My brief comment in response to the thread.
What strikes me odd about this is that there are thousands of (apparently) companies that keep pointing to youth and (maybe) understanding the technology that connects people together, but they seem to have no respect (or clue) to what people do after they are young. I don’t need another friend and friending as a verb is ridiculous to people who are married with children.
What would be transformational is if someone took another look at the most important things people do in life and built tools around the individual, especially the information intensive individual.
I work in the business intelligence business, and started out with at Xerox long ago under the influence of people like JSB. What I have come to learn is that people interacting with computing systems do indeed come up with verbs, and the most intense interactive experiences end up having their own verbs. Podcasting is an example, as is ‘friending’, ’surfing’. And yet it has only been recently that we have been ‘buying’ or ‘banking’ and obviously nobody has been ‘voting’.
None of these things work as transactions as well as they do as interactions. It’s not just a simple set of verbs but a set of interactions around important functions - this is the approach that works best, when a person’s activities become describable as a workflow. The problem is that we’ve got a bunch of discrete actions in most of our social computing - rather like old video games before the invention of the sandbox, or old top-down programming before simulation loops - that don’t give us the sensation of swimming or anything continuous, like life itself.
I would argue a la Chesterton that we not tear down walls before we understand why they were erected. I’ve enjoyed auditing video lectures of physics ‘at’ Berkeley as much as any student in that classroom. But I doubt many students would be comfortable with my voyeurism - there is a temporal wall in the non-live rebroadcast that gives some propriety, and we all need a certain amount of that.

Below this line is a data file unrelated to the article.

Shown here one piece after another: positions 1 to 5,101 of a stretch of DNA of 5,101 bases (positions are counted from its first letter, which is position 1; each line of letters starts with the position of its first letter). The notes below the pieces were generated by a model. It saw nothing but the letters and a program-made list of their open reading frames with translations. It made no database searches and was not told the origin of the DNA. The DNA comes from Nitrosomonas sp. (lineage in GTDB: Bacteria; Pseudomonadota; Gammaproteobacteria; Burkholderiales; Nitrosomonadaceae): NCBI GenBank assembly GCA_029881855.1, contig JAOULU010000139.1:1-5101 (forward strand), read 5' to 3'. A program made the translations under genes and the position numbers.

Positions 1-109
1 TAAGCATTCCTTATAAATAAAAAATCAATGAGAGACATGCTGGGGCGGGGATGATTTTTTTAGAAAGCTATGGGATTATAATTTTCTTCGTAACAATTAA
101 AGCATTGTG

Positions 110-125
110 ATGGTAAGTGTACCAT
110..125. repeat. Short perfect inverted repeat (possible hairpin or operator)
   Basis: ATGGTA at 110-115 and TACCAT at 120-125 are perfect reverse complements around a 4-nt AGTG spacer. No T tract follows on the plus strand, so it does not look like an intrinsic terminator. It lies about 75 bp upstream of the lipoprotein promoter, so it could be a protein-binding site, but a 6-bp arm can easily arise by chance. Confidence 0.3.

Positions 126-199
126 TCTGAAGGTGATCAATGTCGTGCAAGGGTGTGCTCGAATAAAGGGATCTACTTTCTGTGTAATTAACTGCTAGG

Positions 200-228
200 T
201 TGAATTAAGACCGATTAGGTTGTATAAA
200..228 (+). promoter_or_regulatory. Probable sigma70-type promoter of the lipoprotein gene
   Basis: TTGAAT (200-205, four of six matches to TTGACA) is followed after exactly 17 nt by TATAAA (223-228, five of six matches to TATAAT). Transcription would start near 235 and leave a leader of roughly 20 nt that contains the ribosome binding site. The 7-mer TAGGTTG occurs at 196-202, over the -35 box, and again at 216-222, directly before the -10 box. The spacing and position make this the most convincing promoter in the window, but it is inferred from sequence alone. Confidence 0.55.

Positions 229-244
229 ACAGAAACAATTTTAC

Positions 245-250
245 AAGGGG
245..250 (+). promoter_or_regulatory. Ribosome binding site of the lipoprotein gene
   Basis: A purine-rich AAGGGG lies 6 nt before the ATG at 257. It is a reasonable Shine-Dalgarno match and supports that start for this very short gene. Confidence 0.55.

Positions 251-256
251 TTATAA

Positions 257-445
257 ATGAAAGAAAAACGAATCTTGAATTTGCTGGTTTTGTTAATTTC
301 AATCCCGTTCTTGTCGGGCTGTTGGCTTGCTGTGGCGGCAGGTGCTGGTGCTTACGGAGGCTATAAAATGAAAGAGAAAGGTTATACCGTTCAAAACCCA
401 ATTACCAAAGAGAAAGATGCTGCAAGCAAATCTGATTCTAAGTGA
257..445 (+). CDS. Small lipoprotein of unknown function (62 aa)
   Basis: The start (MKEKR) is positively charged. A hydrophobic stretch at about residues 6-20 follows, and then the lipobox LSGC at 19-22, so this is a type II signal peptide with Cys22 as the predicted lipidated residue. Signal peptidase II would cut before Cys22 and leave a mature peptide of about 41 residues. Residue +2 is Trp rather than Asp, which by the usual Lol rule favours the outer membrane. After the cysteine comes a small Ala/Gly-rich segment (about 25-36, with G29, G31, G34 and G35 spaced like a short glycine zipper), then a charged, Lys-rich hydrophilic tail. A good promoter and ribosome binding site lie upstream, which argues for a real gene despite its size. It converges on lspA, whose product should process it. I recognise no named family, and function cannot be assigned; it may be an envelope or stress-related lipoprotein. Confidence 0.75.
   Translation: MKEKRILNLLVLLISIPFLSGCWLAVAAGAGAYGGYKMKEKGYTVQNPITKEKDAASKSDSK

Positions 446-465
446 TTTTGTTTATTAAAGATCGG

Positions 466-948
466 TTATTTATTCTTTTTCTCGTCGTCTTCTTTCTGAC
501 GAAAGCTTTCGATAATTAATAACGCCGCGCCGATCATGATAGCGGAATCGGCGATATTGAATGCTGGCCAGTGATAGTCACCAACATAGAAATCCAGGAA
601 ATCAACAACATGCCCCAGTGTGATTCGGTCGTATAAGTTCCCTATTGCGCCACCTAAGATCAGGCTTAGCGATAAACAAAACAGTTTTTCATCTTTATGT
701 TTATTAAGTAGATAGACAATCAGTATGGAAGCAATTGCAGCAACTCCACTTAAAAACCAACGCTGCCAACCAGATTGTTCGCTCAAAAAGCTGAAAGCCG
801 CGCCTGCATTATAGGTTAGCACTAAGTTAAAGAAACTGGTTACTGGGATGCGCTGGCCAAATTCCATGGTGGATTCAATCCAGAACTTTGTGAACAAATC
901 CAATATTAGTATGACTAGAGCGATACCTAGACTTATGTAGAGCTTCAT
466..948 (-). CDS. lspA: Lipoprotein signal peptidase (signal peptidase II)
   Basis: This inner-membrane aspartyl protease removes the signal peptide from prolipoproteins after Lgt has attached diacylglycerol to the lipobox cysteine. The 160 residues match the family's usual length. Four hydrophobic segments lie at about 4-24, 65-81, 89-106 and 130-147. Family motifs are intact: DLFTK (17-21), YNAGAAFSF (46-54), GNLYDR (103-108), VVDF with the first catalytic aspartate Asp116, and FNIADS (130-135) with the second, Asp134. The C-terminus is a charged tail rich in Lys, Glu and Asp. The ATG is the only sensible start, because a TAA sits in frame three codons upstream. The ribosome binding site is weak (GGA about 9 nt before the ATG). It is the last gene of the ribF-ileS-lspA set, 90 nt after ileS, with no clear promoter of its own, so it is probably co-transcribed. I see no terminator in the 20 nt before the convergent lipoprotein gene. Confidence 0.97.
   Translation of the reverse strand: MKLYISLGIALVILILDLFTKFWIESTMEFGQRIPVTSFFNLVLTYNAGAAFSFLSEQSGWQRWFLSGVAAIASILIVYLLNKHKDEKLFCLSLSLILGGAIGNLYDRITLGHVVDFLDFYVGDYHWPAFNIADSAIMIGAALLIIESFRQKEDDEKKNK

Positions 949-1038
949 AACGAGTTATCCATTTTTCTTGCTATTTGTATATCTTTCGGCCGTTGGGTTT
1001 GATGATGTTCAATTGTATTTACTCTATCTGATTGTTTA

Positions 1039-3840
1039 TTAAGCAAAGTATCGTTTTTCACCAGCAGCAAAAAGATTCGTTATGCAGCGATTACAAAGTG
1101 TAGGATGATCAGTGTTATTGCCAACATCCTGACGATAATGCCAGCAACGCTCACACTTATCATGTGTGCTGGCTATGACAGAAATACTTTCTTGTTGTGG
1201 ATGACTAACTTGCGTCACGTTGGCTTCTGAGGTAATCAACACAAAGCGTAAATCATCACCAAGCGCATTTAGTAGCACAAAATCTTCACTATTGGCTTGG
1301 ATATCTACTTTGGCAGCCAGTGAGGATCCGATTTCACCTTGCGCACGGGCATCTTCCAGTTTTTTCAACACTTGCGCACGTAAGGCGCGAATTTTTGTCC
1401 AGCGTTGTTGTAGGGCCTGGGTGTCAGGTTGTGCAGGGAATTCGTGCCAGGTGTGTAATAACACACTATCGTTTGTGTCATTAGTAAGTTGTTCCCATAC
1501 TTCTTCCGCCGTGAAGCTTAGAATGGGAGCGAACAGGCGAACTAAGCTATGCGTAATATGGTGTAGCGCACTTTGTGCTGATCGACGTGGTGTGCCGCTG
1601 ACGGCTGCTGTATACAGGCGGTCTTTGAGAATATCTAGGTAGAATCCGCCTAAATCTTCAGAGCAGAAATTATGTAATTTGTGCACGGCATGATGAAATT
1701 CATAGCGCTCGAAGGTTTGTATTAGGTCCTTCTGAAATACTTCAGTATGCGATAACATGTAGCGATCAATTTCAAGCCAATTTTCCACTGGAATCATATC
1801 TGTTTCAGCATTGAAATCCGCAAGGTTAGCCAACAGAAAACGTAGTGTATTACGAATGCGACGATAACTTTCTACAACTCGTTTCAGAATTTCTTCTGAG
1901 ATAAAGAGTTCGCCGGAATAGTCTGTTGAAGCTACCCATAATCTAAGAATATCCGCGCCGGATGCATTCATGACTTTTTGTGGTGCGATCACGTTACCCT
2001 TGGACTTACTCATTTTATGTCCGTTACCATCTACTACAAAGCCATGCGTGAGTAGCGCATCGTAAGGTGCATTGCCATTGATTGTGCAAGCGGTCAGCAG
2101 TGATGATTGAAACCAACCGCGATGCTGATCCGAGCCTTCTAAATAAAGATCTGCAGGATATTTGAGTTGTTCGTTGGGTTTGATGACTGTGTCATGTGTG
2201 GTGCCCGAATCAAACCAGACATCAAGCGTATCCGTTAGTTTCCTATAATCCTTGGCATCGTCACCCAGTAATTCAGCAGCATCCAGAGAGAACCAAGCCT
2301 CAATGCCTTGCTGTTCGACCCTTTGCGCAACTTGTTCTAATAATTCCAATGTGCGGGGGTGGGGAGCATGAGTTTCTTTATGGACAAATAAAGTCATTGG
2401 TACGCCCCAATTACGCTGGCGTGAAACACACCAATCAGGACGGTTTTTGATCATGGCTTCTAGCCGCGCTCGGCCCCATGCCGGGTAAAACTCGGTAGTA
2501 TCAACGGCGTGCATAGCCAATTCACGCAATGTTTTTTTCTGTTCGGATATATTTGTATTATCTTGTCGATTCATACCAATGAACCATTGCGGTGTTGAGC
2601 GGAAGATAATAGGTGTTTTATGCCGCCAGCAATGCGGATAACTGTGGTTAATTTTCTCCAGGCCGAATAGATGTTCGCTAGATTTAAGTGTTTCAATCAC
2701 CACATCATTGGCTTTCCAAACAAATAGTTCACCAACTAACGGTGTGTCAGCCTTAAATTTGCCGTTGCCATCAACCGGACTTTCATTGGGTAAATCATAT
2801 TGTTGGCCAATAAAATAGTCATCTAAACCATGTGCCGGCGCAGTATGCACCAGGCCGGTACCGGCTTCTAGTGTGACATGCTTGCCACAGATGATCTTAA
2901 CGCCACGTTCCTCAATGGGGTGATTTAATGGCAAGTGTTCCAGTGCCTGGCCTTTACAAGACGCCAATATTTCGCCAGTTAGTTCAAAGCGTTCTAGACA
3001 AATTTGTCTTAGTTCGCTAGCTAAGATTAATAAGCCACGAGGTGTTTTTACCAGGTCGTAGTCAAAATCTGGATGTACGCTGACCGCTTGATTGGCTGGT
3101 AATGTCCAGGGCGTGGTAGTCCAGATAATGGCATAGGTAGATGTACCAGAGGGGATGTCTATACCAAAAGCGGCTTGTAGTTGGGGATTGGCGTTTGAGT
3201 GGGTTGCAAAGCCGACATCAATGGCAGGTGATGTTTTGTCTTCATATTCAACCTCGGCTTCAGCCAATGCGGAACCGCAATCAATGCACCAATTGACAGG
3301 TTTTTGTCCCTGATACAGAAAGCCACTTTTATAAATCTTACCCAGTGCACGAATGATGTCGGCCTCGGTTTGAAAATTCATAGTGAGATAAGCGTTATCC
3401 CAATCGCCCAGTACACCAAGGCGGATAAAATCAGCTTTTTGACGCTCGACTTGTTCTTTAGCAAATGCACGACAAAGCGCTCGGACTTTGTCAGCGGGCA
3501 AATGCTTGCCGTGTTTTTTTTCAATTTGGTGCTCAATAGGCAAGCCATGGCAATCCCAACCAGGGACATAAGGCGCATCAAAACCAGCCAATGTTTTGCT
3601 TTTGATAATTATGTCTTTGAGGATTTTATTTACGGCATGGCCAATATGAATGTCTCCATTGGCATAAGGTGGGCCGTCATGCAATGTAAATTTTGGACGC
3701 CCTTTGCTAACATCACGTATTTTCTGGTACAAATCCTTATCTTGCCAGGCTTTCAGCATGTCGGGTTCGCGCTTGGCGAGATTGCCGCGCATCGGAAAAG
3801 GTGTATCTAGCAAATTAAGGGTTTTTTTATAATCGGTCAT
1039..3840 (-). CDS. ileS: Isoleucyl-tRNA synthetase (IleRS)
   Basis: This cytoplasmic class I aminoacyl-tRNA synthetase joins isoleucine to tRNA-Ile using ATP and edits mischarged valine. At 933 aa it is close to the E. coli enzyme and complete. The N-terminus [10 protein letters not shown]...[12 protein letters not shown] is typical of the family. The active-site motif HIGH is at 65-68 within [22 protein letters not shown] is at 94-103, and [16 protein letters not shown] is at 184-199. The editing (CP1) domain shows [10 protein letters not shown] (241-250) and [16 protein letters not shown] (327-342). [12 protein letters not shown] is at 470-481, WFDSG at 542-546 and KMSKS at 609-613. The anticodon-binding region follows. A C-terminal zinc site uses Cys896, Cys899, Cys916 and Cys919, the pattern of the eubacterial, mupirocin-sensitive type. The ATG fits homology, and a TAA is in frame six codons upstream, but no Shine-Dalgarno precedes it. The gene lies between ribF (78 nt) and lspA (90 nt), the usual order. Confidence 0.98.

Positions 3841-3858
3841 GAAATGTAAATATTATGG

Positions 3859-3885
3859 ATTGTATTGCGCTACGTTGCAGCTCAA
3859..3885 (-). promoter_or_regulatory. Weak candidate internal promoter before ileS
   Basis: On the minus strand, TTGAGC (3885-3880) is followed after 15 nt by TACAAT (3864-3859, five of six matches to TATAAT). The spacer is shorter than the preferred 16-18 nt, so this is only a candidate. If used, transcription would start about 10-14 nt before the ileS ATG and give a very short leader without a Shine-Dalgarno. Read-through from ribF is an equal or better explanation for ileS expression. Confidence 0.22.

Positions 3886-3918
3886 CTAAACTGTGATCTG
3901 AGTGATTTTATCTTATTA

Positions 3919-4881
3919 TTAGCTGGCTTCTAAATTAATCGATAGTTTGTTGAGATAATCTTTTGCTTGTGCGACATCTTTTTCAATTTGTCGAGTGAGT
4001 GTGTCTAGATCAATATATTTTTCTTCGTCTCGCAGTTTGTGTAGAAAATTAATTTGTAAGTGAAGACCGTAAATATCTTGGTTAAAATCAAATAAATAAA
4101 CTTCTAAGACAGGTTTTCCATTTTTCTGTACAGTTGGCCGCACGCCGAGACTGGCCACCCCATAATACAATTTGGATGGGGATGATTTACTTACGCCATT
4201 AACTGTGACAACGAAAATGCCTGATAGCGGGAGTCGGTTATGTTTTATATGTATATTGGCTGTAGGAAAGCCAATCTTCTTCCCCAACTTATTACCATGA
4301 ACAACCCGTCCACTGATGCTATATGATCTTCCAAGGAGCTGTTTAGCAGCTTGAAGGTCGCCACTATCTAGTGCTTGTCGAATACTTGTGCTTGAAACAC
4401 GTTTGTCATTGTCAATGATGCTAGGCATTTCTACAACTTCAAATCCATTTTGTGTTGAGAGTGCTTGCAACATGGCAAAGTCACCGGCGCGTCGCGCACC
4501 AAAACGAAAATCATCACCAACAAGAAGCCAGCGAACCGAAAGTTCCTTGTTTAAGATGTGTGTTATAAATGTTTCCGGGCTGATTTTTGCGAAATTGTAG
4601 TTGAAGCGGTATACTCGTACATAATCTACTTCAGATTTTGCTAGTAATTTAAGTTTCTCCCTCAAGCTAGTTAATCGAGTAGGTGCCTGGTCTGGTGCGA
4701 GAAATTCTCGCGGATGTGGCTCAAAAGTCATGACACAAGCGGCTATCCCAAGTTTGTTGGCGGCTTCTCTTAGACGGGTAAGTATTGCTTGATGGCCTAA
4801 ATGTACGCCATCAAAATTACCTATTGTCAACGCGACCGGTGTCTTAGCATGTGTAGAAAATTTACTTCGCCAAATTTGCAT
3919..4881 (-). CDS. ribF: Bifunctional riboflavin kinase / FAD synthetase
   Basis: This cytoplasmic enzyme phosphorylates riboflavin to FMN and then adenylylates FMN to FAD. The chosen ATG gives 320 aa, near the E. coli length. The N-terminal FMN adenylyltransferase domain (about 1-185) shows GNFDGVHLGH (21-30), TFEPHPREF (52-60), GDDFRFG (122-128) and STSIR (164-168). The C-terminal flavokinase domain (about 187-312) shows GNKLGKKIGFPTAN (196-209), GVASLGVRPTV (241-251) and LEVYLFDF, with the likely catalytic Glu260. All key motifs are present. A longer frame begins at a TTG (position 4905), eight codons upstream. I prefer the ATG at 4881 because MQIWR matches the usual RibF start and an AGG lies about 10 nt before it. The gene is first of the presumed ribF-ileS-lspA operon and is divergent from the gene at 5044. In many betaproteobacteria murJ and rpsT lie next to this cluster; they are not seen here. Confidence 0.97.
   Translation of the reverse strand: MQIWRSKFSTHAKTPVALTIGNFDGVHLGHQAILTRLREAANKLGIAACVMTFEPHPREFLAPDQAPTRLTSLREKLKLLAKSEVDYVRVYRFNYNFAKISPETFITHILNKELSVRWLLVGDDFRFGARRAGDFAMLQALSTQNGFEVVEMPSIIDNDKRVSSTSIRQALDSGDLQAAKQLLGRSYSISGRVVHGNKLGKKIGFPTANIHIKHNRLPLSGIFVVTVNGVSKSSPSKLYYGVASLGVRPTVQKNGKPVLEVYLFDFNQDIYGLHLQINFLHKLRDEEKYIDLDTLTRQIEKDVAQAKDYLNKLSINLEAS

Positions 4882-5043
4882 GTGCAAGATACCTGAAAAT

I would also be wary of giving over to a Friereian view of ‘equality’ in the exchange of information from teacher to student and vice versa. I say so as an old man who is not entirely convinced that all questioning of experience is useful, moral or productive. Pay very close attention to what is given and what is taken, because whatever arrangements we conclude are superior must inevitably be sustained in order for them to be anything more than academic. Keep that in mind especially in view of the factoid about how much laptops cost vis a vis wages in the Third World.
One of the things that was fresh in my mind as I blasted through that comment was this set of improvisations and meditations on the improvement of the Bloomberg Terminal. As you all know I'm very much into Bloomberg these days - information monks from way back, they are, Yoda like in their inscrutable wonkiness. But also I'm thinking of sandbox decision making and how the shape of an environment is determined by the rules many of which are invisible.
We don't often have sandbox-like decision making abilities in our compute environments. They are very discrete. We simply don't have the economics to achieve that yet. Not until the price of sandbox environment development comes way down are we going to be able to break down walls of education and have real simulations of important interactions with realworld implications. I can visualize it all myself - I've been working in the environment forever - but it is only beginning to become economical for SMB much less the general public.